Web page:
|10th November 1918
Francis Storrs, Russian Order of St Anne. F Social 1897. Lt, HMS President, Royal Navy. Intelligence Corps. Died of pneumonia contracted on active service
At school, he was a prefect, the Sewell Scholar, and won the Historical Essay Prize and the Richards Gold Medal. After school he had a distinguished career as an academic, winning an Exhibition to Wadham College, Oxford, then attending Jesus College, Cambridge as a Rustat Scholar. He became Professor at Elphinstone College, Mumbai and at Rangoon College in Burma. He qualified as a Barrister of the Inner Temple in 1911. In 1912 he married Catherine Schiff. They had two sons who both came to Radley on War Memorial Scholarships. The Storrs French Prize is still awarded in his memory.
In 1915 he served with the Russian Civil Service, then served with the Royal Navy in Greece in 1916. Details of his career as the Head of Counter-Espionage in the Aegean from 1917 were published by Compton-MacKenzie in ‘Aegean memories.’ He was working for the War Office when he died from pneumonia following influenza – a victim of the great outbreak of Spanish flu which took more lives than WW1.
‘He was gifted with a charming kindliness and geniality. A colleague in the Russian work says, ‘It was impossible to work with him without loving him.’ The enthusiastic welcome with which his visits to the Radley College Mission (of which he was treasurer) were invariably hailed by the boys, showed how he had won their hearts. But, perhaps, his most marked characteristic was an unswerving devotion to duty.’ His chief writes of him: ‘I have never known anyone so zealous’ and so devoted to his work for the country for which he has given his life.’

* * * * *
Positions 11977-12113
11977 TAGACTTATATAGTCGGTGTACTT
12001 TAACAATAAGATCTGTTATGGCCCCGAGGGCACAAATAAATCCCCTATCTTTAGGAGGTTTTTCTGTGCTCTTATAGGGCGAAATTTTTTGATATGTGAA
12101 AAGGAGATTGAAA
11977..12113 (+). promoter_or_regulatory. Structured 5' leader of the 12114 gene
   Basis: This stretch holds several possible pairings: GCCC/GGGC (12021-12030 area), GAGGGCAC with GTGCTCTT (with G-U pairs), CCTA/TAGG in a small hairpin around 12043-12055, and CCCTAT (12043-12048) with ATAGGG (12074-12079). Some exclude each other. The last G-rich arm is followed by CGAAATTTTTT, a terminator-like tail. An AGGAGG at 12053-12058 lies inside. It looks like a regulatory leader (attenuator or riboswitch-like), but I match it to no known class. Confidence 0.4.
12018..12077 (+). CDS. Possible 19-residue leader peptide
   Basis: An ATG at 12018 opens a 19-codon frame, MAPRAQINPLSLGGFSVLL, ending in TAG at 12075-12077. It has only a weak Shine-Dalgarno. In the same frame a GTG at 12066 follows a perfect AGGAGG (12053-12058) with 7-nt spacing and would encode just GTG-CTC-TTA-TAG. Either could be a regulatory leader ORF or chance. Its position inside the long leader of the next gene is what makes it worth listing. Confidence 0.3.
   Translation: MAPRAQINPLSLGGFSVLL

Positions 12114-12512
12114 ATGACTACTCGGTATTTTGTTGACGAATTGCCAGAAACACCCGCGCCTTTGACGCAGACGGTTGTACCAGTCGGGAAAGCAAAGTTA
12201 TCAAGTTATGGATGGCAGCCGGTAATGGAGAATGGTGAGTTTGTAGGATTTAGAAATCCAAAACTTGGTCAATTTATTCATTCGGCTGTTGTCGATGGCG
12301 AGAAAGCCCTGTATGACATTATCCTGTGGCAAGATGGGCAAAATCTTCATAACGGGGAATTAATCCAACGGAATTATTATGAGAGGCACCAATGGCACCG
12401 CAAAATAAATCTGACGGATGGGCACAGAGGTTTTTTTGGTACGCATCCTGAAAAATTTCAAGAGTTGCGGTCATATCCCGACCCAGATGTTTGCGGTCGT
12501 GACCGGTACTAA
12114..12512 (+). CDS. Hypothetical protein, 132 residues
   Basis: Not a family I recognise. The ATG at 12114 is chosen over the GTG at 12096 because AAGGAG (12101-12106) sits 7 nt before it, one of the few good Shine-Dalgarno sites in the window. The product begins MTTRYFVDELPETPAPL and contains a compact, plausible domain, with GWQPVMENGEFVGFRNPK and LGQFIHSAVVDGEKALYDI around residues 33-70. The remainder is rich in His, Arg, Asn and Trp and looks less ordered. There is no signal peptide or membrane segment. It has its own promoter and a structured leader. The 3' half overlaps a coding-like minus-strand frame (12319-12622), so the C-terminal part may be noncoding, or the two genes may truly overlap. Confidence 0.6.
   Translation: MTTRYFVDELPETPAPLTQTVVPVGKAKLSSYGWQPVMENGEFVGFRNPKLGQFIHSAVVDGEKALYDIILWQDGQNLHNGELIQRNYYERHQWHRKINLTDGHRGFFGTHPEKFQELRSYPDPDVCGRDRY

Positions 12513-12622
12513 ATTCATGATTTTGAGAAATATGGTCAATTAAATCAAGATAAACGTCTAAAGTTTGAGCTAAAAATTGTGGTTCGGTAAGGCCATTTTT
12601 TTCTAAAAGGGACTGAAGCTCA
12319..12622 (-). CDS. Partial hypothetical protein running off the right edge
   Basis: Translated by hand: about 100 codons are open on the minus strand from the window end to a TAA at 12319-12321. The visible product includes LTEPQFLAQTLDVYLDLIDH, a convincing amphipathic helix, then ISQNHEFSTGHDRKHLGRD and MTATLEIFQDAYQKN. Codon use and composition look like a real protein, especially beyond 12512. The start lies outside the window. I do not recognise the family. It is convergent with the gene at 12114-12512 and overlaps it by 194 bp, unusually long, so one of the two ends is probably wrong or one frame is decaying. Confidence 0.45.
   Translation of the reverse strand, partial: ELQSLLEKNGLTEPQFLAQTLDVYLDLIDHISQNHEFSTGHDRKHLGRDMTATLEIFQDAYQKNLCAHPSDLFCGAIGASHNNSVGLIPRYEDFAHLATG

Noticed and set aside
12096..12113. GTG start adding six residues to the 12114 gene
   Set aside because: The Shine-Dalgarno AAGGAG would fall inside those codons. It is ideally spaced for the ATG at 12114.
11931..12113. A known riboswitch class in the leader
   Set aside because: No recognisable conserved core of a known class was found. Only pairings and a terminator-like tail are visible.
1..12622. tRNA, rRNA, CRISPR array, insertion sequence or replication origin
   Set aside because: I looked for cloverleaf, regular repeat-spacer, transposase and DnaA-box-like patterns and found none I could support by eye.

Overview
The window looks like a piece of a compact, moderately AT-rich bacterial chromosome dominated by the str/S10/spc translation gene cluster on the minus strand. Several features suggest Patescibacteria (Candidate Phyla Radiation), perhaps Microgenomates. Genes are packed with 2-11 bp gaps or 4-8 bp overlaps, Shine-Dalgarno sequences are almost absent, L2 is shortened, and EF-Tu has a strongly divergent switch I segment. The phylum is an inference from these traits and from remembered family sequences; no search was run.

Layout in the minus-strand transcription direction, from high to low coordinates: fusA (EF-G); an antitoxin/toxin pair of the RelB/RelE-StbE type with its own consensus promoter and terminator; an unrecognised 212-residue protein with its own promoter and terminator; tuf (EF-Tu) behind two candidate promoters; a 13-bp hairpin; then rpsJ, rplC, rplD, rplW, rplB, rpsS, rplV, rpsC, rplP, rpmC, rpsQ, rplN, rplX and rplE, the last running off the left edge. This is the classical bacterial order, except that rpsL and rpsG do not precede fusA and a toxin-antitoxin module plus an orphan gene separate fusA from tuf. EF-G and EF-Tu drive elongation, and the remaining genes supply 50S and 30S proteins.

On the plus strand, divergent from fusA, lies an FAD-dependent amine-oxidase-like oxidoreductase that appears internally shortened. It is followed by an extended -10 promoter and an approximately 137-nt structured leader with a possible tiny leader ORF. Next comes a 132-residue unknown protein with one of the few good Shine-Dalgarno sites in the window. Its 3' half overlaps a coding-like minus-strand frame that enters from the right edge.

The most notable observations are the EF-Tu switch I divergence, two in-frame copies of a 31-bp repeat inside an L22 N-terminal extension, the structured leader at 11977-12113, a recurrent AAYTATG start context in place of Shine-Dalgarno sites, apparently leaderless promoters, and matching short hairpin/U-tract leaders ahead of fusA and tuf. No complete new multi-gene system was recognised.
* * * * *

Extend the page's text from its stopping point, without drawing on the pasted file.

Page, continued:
His influence at Radley was so great among his peers that his loss was still lamented at the 1947 Centenary: ‘No truer Radleian fell in the two world wars than Francis Storrs, who died on the eve of the Armistice in 1918. No one would have rejoiced in the centenary more than he; no Old Radleian would have contributed more to the gaiety of the day.’
Benjamin Croft, E Social 1898. Captain, London Regt (Artists Rifles). Killed in action in an unknown engagement
At school, he was a Junior Scholar. After school he went to London University, then trained as a Chartered Accountant. From 1901, he was accountant to the Board of the Green Cloth at Buckingham Palace. He served as a member of the Artists Rifles, and was commissioned in 1898. A keen all-round sportsman, Croft led the Battalion’s victorious bayonet team at Earls Court in 1914. Soon afterwards, he went to France, was advanced to Captain and was onetime attached to the 10th London Regiment.
The Battalion’s war diary, states Croft died 24 hours before the Armistice:
10.11.18: Battalion advanced in a N.E. direction and took up a line facing N.E. N. of the Mons-Maubeurge Road at 9.30 hours. While 188th Brigade passed through Asquillies (Battalion H.Q.) enemy shelled village with 5.9 howitzers causing some damage. At midday orders were received to relieve 56th Division on right. Battalion moved at 16.00 hours S. through Harvengt and took up line just E. of Harvengt. Captain Croft, B., 2 Lieutenant King, H. W., killed; 2 Lieutenant Conway, F. H., wounded; O.Rs killed 2; wounded 25. 10 November 1918: ‘Just after they had gone, I got news by runner, that poor old Croft had been killed. It is no use trying to tell you what that meant to the Battalion, or to me personally. He had not been back with us very long after a prolonged absence, and I know he felt like coming home when he rejoined us at Brias. He was always like a ray of sunshine if there was anything doing. With him were two other good fellows. 2nd Lieutenant King and Sergeant Garbutt; also a Lancer with whom they were talking at the time; a stray shell fell in the sunken road and killed all four of them.’
He was buried at Mons – a place he had last been in August 1914.
Benjamin Croft’s war medals were sold at auction in 2010